Print is Far From Dead — Just Ask Asheville BookWorks (and Steamroller Operators)

Laurie Corral took the wheel when it came to the burgeoning book-arts scene, crafting a successful business even during the recession. Photo by Matt Rose

It’s safe to say that Laurie Corral is the unofficial matriarch of Western North Carolina’s book-arts and print scene. In 2004, she founded Asheville BookWorks — a creative space designed to bring artists, bookbinders, and literary authorities together under the same roof. With the help of Laura Ladendorf, cherished friend and studio manager, she has since shifted how locals think about book arts, letterpress, and printmaking.

“Ten years ago, the art was less visible,” says Corral. “Now, it’s blowing up.” Art books, letterpress relief printing, specialty paper, and boutique stationery have all gained ground, almost in opposition to ubiquitous digital media. Corral tells Asheville Made about the lasting impression she’s made on paper — and in local business.

You’ve been in the region a long time …
I moved to Hickory, NC, from Michigan in 1994, after I finished an MFA in Printmaking. I served as Education Director at the Hickory Museum of Art for four years, then gradually worked my way to Asheville.

Tell us about the early days at Asheville BookWorks.
In 2004, we opened as a working studio where people could learn how to bind a book or make something like a relief print. A few months later, I mounted an exhibit called BookOpolis — an open call for artists’ books. It kicked things off. We didn’t have a dedicated gallery space then, so the work was exhibited on tables for one long weekend. It was my passion, and I met others who had a passion for it, too.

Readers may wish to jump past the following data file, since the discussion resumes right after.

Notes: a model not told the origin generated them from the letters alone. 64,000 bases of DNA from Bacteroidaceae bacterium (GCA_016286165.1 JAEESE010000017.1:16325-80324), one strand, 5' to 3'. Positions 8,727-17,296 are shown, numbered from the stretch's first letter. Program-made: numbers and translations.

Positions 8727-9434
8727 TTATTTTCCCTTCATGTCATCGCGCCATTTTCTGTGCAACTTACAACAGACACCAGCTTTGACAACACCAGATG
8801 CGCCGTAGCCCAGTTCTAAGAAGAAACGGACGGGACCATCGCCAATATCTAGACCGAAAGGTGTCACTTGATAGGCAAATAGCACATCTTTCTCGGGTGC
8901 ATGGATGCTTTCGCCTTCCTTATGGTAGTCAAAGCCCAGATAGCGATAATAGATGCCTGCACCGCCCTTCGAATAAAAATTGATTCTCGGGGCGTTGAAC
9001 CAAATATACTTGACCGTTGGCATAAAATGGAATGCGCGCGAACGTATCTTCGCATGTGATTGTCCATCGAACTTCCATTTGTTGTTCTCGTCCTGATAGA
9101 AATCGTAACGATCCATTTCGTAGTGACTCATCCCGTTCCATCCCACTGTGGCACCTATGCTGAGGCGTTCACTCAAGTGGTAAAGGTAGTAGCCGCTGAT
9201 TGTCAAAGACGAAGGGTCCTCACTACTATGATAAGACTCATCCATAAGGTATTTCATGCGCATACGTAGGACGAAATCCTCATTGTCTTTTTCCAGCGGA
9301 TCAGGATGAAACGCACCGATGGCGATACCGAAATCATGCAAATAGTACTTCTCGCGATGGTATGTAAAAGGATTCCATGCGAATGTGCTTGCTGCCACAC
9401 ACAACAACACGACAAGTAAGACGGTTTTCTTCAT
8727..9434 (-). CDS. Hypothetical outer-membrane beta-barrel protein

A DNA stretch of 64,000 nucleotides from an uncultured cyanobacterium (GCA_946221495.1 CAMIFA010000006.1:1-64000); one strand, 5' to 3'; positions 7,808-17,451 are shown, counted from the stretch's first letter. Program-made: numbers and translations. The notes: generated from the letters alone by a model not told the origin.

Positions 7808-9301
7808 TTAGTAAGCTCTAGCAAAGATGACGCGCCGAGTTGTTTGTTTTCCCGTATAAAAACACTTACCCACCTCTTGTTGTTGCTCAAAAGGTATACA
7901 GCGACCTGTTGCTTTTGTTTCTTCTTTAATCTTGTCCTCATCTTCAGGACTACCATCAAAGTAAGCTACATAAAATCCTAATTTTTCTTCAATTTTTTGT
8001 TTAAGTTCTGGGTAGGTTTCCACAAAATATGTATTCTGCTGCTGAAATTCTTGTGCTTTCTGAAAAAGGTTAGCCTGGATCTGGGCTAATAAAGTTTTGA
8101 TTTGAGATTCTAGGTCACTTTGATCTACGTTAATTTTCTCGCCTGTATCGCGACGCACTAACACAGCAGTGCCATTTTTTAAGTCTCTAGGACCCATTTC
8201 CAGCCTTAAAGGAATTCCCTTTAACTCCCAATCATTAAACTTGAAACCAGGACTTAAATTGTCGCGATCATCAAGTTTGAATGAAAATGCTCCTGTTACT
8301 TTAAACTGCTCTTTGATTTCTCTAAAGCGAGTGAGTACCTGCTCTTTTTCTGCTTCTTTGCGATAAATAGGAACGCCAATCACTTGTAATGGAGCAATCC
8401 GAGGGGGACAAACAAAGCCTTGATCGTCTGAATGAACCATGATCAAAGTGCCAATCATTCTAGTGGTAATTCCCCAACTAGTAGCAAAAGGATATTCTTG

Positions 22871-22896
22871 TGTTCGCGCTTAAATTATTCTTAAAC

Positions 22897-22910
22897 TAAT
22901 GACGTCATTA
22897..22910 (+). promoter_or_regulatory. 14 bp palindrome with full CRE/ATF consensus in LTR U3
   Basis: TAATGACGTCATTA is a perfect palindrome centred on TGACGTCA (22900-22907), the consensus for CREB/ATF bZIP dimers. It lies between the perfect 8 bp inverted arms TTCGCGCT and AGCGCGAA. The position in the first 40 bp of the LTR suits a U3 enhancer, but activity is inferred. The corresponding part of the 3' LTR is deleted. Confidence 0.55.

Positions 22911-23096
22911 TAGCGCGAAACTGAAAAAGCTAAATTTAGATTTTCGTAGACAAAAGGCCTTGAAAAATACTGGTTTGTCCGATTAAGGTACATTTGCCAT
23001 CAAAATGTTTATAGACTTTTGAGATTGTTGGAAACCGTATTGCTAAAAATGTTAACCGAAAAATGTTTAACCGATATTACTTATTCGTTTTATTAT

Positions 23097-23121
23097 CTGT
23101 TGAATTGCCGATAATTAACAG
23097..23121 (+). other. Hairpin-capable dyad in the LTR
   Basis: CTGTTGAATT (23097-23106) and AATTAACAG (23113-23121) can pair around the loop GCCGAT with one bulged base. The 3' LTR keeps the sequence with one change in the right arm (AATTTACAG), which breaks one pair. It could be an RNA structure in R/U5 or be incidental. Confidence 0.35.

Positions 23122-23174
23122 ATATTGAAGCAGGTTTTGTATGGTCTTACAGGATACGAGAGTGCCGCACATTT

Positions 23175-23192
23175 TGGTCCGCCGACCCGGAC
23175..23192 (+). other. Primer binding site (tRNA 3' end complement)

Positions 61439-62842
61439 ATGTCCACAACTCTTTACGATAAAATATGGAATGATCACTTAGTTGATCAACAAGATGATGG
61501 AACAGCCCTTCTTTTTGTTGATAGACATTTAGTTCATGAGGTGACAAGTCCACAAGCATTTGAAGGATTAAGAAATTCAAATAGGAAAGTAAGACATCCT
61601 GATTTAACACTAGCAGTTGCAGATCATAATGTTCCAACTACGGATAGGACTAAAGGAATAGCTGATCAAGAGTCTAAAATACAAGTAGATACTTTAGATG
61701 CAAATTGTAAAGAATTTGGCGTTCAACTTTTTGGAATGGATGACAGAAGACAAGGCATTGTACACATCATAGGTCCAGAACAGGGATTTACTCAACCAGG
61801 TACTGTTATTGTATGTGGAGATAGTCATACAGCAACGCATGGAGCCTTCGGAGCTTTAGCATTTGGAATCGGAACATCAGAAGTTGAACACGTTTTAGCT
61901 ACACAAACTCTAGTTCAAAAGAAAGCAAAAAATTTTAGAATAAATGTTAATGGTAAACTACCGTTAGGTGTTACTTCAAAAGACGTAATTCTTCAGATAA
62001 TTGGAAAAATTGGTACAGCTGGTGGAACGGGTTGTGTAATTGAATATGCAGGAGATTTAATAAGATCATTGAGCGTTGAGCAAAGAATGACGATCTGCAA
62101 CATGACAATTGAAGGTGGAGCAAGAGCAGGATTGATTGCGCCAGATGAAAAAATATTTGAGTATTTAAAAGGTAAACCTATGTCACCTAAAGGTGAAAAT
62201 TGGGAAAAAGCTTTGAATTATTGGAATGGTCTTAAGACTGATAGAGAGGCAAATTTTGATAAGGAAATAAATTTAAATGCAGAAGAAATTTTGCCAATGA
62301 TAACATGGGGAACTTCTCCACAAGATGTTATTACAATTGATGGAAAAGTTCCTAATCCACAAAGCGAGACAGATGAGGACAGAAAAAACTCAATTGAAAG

How has the printmaking scene changed over the last decade?
Everywhere you go now, you will likely see examples of printmaking. For instance, there’s a relatively new organization called Asheville Printmakers that evolved through the Book and Print Arts Collective. It’s a young group, and still developing a structure, but it brings printmakers together to share ideas, work together, and pool resources. I’m also seeing more prints in Asheville’s galleries. Blue Spiral 1 had a recent print exhibition, Momentum shows work by Asheville printmaker Andy Farkas, and Horse + Hero offers original prints for sale.

You’re pioneering a tight niche — few venture to do what you do. Have you hit any roadblocks along the way?
There are many challenges. Anticipating what workshops, exhibits, and projects people will be excited about is always tricky. Students come and go, and classes can be hard to fill. It’s a small studio, too. Between the two of us, myself and Laura [Ladendorf], we make it happen.

Speaking of roads, didn’t the Department of Transportation let you borrow a steamroller once?
It was actually Carolina CAT. They pulled a large roller from a state road job so we could use it for the weekend. About a dozen artists printed oversize linoleum and woodcuts outside, in the parking lot. It was a blast and very generous of them!”

Any secrets to success?
Cultivate an interested audience and deliver quality classes. Oh, and get excited doing what you do.

Asheville BookWorks, 428 Haywood Road, Asheville. For details about events and classes, call 828-255-8444 or visit

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